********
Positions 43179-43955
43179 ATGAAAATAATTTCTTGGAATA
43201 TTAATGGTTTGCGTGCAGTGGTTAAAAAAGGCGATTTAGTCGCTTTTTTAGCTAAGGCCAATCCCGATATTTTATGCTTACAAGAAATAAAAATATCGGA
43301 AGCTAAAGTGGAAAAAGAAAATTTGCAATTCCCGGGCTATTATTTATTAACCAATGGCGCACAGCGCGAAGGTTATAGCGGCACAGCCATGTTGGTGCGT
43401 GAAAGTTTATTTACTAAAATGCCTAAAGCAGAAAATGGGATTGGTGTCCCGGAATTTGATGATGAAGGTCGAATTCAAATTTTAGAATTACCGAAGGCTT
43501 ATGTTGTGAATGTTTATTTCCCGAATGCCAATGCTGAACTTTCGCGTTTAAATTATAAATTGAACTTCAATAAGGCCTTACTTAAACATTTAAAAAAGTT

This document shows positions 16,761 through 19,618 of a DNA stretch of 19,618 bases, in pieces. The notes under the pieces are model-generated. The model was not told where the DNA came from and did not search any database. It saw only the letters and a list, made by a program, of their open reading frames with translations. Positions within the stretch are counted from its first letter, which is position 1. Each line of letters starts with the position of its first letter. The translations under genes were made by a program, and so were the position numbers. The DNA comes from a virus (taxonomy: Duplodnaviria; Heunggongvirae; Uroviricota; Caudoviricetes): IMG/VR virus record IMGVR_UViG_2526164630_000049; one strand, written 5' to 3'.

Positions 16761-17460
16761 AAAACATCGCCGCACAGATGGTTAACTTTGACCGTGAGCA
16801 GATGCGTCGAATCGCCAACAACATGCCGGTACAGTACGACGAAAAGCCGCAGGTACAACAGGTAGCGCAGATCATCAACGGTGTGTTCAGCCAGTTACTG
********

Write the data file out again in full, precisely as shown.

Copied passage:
Positions 43179-43955
43179 ATGAAAATAATTTCTTGGAATA
43201 TTAATGGTTTGCGTGCAGTGGTTAAAAAAGGCGATTTAGTCGCTTTTTTAGCTAAGGCCAATCCCGATATTTTATGCTTACAAGAAATAAAAATATCGGA
43301 AGCTAAAGTGGAAAAAGAAAATTTGCAATTCCCGGGCTATTATTTATTAACCAATGGCGCACAGCGCGAAGGTTATAGCGGCACAGCCATGTTGGTGCGT
43401 GAAAGTTTATTTACTAAAATGCCTAAAGCAGAAAATGGGATTGGTGTCCCGGAATTTGATGATGAAGGTCGAATTCAAATTTTAGAATTACCGAAGGCTT
43501 ATGTTGTGAATGTTTATTTCCCGAATGCCAATGCTGAACTTTCGCGTTTAAATTATAAATTGAACTTCAATAAGGCCTTACTTAAACATTTAAAAAAGTT

This document shows positions 16,761 through 19,618 of a DNA stretch of 19,618 bases, in pieces. The notes under the pieces are model-generated. The model was not told where the DNA came from and did not search any database. It saw only the letters and a list, made by a program, of their open reading frames with translations. Positions within the stretch are counted from its first letter, which is position 1. Each line of letters starts with the position of its first letter. The translations under genes were made by a program, and so were the position numbers. The DNA comes from a virus (taxonomy: Duplodnaviria; Heunggongvirae; Uroviricota; Caudoviricetes): IMG/VR virus record IMGVR_UViG_2526164630_000049; one strand, written 5' to 3'.

Positions 16761-17460
16761 AAAACATCGCCGCACAGATGGTTAACTTTGACCGTGAGCA
16801 GATGCGTCGAATCGCCAACAACATGCCGGTACAGTACGACGAAAAGCCGCAGGTACAACAGGTAGCGCAGATCATCAACGGTGTGTTCAGCCAGTTACTG